- The Washington Times - Monday, October 9, 2006

U.S. intelligence agencies say, based on preliminary indications, that North Korea did not produce its first nuclear blast yesterday.

U.S. officials, speaking on the condition of anonymity, said that seismic readings show that the conventional high explosives used to create a chain reaction in a plutonium-based device went off, but that the blast’s readings were shy of a typical nuclear detonation.

“We’re still evaluating the data, and as more data comes in, we hope to develop a clearer picture,” said one official familiar with intelligence reports.

“There was a seismic event that registered about 4 on the Richter scale, but it still isn’t clear if it was a nuclear test. You can get that kind of seismic reading from high explosives.”

The underground explosion, which Pyongyang dubbed a historic nuclear test, is thought to have been the equivalent of several hundred tons of TNT, far short of the several thousand tons of TNT, or kilotons, that are signs of a nuclear blast, the official said.

The official said that so far, “it appears there was more fizz than pop.”

A successful nuclear detonation requires a properly timed and triggered conventional blast that splits atoms, setting off the nuclear chain reaction that produces the massive explosions associated with atomic bombs.

White House spokesman Tony Snow said assessing the validity of North Korea’s claim of a successful nuclear test could take several days.

“We need to find out precisely what it is that took place yesterday, and that is something that’s going to take awhile for the scientists and others to work through,” Mr. Snow said.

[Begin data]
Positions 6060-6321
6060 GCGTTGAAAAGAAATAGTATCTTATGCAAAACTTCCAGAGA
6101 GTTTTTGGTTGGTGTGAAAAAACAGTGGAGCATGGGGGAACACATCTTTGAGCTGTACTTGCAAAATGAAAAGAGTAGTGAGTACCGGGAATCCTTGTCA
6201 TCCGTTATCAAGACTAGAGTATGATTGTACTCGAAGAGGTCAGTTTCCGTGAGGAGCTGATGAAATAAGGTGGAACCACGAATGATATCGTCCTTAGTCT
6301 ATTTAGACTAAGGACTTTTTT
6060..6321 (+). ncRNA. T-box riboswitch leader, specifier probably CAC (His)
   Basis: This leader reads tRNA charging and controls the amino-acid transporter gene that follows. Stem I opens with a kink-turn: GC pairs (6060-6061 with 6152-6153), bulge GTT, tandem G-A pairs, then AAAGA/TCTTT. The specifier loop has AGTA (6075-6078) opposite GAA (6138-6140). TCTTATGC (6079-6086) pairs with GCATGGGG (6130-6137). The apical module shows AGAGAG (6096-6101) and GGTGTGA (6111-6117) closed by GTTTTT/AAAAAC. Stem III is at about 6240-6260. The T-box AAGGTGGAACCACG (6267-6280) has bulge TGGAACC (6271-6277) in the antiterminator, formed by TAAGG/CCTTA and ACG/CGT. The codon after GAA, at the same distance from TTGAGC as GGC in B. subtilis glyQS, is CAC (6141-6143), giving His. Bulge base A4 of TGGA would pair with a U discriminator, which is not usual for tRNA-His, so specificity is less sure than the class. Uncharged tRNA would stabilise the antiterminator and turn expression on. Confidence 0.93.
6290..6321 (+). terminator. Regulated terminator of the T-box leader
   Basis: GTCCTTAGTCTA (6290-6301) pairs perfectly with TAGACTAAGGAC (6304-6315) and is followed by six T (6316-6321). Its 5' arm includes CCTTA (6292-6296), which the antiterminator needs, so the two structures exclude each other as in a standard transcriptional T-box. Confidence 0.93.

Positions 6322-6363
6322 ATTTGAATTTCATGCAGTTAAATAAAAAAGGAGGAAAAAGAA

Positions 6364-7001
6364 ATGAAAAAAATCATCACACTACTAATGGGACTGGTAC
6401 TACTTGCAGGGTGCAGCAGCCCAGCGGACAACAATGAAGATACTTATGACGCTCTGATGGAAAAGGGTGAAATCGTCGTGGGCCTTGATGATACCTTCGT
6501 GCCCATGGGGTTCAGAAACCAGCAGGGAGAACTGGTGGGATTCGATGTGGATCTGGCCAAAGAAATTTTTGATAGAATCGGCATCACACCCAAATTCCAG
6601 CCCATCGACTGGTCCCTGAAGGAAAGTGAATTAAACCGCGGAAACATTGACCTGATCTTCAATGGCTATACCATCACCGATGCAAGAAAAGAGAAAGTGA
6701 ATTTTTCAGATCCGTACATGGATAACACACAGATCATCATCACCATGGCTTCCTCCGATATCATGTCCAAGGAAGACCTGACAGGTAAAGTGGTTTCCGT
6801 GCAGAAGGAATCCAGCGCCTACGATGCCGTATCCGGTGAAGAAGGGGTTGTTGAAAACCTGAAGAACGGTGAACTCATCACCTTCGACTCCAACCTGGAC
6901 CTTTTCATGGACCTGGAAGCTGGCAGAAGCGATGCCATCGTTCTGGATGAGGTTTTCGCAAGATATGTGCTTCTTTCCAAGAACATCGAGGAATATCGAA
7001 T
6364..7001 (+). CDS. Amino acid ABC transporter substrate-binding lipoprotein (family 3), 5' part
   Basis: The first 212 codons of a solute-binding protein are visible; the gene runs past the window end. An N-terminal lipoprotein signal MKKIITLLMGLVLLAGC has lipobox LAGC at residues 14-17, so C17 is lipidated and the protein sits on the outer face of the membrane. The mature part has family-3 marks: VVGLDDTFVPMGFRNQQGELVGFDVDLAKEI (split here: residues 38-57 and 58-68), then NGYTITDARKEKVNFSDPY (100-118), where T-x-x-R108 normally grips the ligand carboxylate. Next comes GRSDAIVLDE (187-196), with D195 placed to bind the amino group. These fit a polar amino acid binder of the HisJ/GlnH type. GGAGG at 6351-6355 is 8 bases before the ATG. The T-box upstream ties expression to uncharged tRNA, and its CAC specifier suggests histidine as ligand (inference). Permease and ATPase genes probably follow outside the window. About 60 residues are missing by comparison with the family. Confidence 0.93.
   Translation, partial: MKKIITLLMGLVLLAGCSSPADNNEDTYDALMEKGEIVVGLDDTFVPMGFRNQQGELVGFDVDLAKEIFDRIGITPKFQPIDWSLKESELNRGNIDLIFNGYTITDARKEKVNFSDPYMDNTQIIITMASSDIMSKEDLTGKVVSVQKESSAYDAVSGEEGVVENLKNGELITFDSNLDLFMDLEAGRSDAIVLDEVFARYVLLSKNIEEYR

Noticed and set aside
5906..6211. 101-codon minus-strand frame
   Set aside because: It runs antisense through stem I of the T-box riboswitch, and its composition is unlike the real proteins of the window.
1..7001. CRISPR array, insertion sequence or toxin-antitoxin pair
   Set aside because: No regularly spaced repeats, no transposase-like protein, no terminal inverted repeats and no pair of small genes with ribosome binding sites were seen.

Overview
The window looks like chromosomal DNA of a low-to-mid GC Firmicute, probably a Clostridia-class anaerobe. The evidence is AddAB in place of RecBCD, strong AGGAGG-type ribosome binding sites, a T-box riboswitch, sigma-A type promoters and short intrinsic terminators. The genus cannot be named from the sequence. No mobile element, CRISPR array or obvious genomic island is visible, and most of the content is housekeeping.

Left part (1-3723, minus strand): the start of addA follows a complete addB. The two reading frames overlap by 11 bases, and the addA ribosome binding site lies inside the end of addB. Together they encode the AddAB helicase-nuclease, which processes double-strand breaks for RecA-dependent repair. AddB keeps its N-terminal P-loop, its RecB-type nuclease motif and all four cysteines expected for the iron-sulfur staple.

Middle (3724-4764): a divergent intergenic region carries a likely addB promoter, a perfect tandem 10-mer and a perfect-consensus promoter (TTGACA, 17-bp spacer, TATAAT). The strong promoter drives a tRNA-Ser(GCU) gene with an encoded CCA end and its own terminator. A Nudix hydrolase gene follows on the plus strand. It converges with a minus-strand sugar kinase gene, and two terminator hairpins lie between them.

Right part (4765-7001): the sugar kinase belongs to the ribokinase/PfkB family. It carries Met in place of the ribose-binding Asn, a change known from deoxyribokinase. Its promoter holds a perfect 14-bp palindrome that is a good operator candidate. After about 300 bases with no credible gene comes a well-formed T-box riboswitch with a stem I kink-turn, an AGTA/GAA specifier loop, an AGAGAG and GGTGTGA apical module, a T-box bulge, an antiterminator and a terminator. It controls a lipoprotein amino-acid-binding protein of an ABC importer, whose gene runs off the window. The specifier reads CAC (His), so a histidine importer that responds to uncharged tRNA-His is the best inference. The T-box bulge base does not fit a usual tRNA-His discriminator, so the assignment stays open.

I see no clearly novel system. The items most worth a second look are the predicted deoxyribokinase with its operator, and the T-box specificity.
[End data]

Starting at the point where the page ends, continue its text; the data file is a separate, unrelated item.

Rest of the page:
“Nobody could give me with any precision how long it will take until they can say with certainty what happened.”

Nuclear bombs make big waves, with clear signatures that make them fairly easy to detect, analyze and confirm that they were caused by splitting atoms. But smaller blasts — as North Korea’s appears to have been — are trickier to break down, scientists told the Associated Press.

“It takes days, dozens of lab hours, to evaluate results. Now we can have only a rough estimate,” said Russian nuclear physicist Vladimir Orlov of the Moscow-based Center for Policy Studies in Russia, a nonproliferation think tank.

Elements of the blast were detected by U.S. and allied sensors as it was set off in an underground tunnel in the north-central part of North Korea. U.S. intelligence agencies have been monitoring several tunnels thought to be nuclear test facilities and have not ruled out Pyongyang’s conducting another test.

U.S. officials said the test was timed to coincide with several anniversaries in North Korea, including the end of mourning for the death of North Korean leader Kim Jong-il’s father, Kim Il-sung. The test was thought to have been linked to the commemoration.

North Korea’s military thinks that joining the world’s seven other acknowledged nuclear powers is key to preserving the power of the communist regime.

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